1. Write first for yourself, for the sheer enjoyment of creating, and treat publishing as something separate -- a bonus or a sideline. (Not everyone has the emotional fortitude to do this, but you never know.)

2. Practise not taking rejection personally. This can also be challenging, but taking rejection personally is certainly detrimental, so you better try. Remind yourself that the reason a book is accepted or rejected usually has more to do with whether it fits what publishers happen to be looking for at that time, which you can't predict. It's often not a question of how good a writer you are.

3. Take a long-term view of your writing career. Be open to instant success, but don't demand it. Lots of writers have to write several "practice" novels before they sell one. With each story your skills will improve. Perhaps think of each query as a "practice query" or a school assignment. Make it as good as you can, but don't stress out if you get less than 100%.

4. Think of queries as advertising. For a direct marketing firm, having 3% of all the sales letters they send out result in a sale would be considered a big success. It's no big deal if you send out five queries and get five rejections. Wait until you've had 100-200 rejections. (Of course, you want to make sure you have a good query letter and are approaching the right agents/publishers before sending 100 queries.)

5. Take advantage of other opportunities to get feedback and validation while you're waiting for your break. Participate in writer groups (supportive ones) or poetry slams. Share your work with supportive friends.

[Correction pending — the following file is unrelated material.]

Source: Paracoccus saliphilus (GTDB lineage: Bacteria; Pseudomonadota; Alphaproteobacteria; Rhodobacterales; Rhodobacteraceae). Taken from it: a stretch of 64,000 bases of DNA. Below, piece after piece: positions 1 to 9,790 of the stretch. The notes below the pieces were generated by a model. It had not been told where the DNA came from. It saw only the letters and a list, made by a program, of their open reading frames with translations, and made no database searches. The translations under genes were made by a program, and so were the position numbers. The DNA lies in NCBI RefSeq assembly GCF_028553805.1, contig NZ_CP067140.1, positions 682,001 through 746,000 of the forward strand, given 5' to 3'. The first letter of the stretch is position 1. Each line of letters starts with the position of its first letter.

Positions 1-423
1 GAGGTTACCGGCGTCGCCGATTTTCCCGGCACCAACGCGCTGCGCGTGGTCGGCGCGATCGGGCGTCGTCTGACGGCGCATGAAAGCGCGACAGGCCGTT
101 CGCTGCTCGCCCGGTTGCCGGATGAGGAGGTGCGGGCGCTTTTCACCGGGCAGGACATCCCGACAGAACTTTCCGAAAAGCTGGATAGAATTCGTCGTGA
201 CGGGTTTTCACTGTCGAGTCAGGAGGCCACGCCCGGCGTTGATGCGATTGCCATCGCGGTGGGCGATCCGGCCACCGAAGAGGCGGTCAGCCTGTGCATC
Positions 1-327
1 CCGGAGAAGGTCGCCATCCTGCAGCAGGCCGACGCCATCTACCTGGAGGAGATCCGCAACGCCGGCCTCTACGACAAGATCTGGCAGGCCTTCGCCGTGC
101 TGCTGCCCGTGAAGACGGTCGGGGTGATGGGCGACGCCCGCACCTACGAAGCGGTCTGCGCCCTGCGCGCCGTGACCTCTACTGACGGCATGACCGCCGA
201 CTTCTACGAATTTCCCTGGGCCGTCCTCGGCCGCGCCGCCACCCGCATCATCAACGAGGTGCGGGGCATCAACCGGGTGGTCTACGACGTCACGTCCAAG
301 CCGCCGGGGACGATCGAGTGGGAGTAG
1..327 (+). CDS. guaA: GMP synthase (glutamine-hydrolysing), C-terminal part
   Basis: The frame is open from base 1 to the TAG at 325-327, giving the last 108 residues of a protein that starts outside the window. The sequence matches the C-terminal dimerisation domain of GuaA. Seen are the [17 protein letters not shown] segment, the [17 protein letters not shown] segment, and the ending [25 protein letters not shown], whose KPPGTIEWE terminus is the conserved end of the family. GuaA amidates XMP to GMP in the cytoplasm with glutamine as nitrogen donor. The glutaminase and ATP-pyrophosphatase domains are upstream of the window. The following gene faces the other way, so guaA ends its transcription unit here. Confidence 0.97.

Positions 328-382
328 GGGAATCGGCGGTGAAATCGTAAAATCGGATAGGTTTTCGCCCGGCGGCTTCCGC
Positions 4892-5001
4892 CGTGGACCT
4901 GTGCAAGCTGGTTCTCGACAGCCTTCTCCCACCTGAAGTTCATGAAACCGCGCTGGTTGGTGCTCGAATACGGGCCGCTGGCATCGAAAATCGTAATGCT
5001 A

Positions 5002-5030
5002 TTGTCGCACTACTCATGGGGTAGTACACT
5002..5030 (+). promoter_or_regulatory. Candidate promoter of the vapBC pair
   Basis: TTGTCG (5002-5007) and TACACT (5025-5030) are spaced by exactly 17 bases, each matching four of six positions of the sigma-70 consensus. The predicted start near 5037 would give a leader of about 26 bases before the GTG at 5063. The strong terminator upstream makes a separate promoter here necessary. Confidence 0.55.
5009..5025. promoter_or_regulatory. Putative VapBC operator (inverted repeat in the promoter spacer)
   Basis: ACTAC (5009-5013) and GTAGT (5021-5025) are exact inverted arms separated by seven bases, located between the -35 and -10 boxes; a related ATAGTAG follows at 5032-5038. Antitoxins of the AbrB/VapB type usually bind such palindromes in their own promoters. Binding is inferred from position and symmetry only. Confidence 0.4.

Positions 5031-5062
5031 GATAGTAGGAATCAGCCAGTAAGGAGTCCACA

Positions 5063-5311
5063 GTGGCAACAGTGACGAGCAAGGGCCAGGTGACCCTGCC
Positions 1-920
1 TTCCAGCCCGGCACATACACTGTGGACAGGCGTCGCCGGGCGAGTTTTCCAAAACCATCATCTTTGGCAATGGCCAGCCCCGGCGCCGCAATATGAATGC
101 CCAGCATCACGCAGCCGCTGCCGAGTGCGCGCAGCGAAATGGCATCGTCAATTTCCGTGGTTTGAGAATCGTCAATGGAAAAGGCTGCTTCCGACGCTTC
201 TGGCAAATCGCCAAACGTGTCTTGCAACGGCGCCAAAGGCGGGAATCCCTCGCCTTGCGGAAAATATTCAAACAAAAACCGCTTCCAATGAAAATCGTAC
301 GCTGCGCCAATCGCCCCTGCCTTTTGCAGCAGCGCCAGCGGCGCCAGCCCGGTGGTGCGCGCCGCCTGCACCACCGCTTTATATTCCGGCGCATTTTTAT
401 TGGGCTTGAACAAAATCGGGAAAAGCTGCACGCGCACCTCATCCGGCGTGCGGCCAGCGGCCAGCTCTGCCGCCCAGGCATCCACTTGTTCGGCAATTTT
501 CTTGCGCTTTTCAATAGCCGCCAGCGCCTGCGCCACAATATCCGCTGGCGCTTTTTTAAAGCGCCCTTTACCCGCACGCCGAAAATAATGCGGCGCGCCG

6. Approach smaller markets. Perhaps submit a play to a community theatre group or submit stories and poems to smaller or non-profit publications. Enter writing contests (free ones). Small successes in these arenas can establish your credibility as a writer for when you approach a big publisher. Just recognize that, though success is easier in these markets, it's not a cakewalk either.

7. Some artists eventually create their own opportunities. For instance, self-publishing is losing some of its stigma as "vanity publishing." Of course, the most legitimate route is to create your own publishing house rather than work with "self-publishing" companies. Just be warned that nearly all self-publishers lose money. Like any business, success requires a lot of work and learning. The most crucial element is to be a a good marketer, because sales are the lifeblood.

8. Attract luck by showing up. If you are good at networking, you have a real advantage. Try going to writers conferences where you can pitch to agents or editors in person. Find opportunities to talk to published authors. Take writing workshops or classes.

9. When all else fails, lie to yourself. Tell yourself things like

"It's not me, it's that...

... publishers are stupid.
... the economy is poor.
... my work is too sophisticated for today's reader.
... I'm not doing it for the money.
... I only write for fun.
... my work is just ahead of its time.
... I don't want just any publisher. I'm waiting for the right one.
... I'm waiting for the trends in publishing to change direction."

Whatever keeps you writing so you keep improving and keep showing up will improve your chances remarkably.